Logic List Mailing Archive

Thanases Pheidas (1958–2023)

Thanases Pheidas (1958–2023)

   (from the ASL Newsletter)

Prof. Thanases Pheidas, a pillar of the community around Hilbert’s Tenth Problem (H10), passed away unexpectedly on March 27, 2023.

Born on February 18, 1958 in Athens, Greece, Thanases grew up under the Greek military dictatorship, and his views were influenced by his family’s past in the resistance against the Nazi occupation. He graduated from the University of Patras in 1981 with a bachelor’s degree in mathematics and received his Ph.D. from Purdue University in 1985 under the supervision of Leonard Lipshitz. After 1991 he spent the rest of his career in his homeland, at the University of Crete, Heraklion, making frequent visits to the rest of Europe, the USA, and Chile, where his contributions made an important impact.

Thanases had a wide variety of mathematical interests. His Ph.D. thesis proved that a polynomial ring over a field has a decidable existential theory (over the language of addition, divisibility and a variable) just if the existential theory of the field is decidable. Weak Arithmetic held his attention throughout his career: with K. Zahidi, he worked on addition and the Frobenius map for polynomial rings, proving model completeness, while in joint work with X. Vidaux, he solved B¨uchi’s problem and some analogues over rings of functions. An unexpected application led to joint work with H. Pasten and Vidaux that achieved a uniform definition of ps-powers across function fields of a fixed genus, as the characteristic p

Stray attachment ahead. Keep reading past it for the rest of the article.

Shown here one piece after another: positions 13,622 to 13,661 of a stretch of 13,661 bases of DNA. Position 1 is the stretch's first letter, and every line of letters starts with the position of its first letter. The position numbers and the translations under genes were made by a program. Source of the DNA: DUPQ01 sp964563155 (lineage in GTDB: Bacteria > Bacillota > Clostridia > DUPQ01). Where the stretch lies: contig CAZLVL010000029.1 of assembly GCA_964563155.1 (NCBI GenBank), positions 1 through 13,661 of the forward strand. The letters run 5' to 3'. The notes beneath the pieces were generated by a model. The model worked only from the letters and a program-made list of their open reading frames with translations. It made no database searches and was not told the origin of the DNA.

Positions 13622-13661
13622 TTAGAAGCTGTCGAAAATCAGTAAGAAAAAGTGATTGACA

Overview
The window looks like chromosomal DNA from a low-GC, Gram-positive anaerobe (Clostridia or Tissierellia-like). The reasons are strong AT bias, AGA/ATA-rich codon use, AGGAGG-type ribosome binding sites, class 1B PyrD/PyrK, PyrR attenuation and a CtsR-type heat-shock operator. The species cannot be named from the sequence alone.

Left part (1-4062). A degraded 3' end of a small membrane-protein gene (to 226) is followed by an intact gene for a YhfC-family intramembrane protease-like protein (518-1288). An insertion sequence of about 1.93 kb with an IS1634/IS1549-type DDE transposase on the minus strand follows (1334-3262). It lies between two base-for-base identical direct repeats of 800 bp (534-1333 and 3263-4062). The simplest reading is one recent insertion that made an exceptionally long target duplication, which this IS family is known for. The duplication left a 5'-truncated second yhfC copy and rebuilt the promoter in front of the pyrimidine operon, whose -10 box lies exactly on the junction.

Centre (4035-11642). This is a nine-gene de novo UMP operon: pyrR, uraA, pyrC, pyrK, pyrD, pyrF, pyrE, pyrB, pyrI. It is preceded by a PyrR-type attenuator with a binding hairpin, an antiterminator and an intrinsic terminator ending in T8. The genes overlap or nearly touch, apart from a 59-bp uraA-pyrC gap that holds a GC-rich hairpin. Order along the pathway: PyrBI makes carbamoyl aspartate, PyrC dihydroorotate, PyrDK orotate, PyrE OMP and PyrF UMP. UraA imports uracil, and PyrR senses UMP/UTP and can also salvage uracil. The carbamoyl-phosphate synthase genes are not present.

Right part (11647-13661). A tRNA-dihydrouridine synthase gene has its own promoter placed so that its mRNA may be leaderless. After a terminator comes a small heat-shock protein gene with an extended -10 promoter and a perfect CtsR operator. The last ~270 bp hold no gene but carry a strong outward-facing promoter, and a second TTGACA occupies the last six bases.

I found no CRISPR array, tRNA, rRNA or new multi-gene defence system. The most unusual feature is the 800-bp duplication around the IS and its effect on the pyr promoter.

> 0 varies. These researchers also added results concerning Rubel’s
language, with a predicate for the non-constant functions rather than constants for the variables.

Thanases’s best-known works involved undecidability of rings of functions over the ring language, sometimes with some natural additional symbols. 
His seminal 1991 paper in Inventiones Mathematicae proved that H10 is undecidable for rational function fields over finite fields of odd characteristic. He also established the unde- cidability of the first order theory of every rational function field of characteristic ≥ 5, even when the base field is algebraically closed, which had been a major obstacle. At about the same time as A. Shlapentokh and C.R. Videla, he proved that H10 is undecidable for the ring of integers OK when the number field K has exactly two complex (non-real) conjugate embeddings. In the early 2000’s a series of works by Poonen, Cornelissen–Pheidas– Zahidi, and Shlapentokh gave new life to H10, leading to a plethora of advances. 
Additionally, Thanases made substantial contributions to the analogue of
H10 for the ring of complex entire functions.

Thanases was a full person with a deep sense of duty, natural and transparent and always generous in sharing his research ideas and wisdom. 
He connected easily with people, regardless of their backgrounds, occupations or age. He had eclectic tastes and a wide range of interests, including music, singing and playing the guitar, dancing (especially tango), chess, swimming (literally anywhere), sailing, and hiking. 
Inspired by the ancient Greek tradition, he loved doing mathematics while walking.

Thanases is survived by his wife Elisabeth, daughter Danae, two sisters, two granddaughters, and his former wife Renia. His knowledge, abilities, kindness and generosity will be missed by many.
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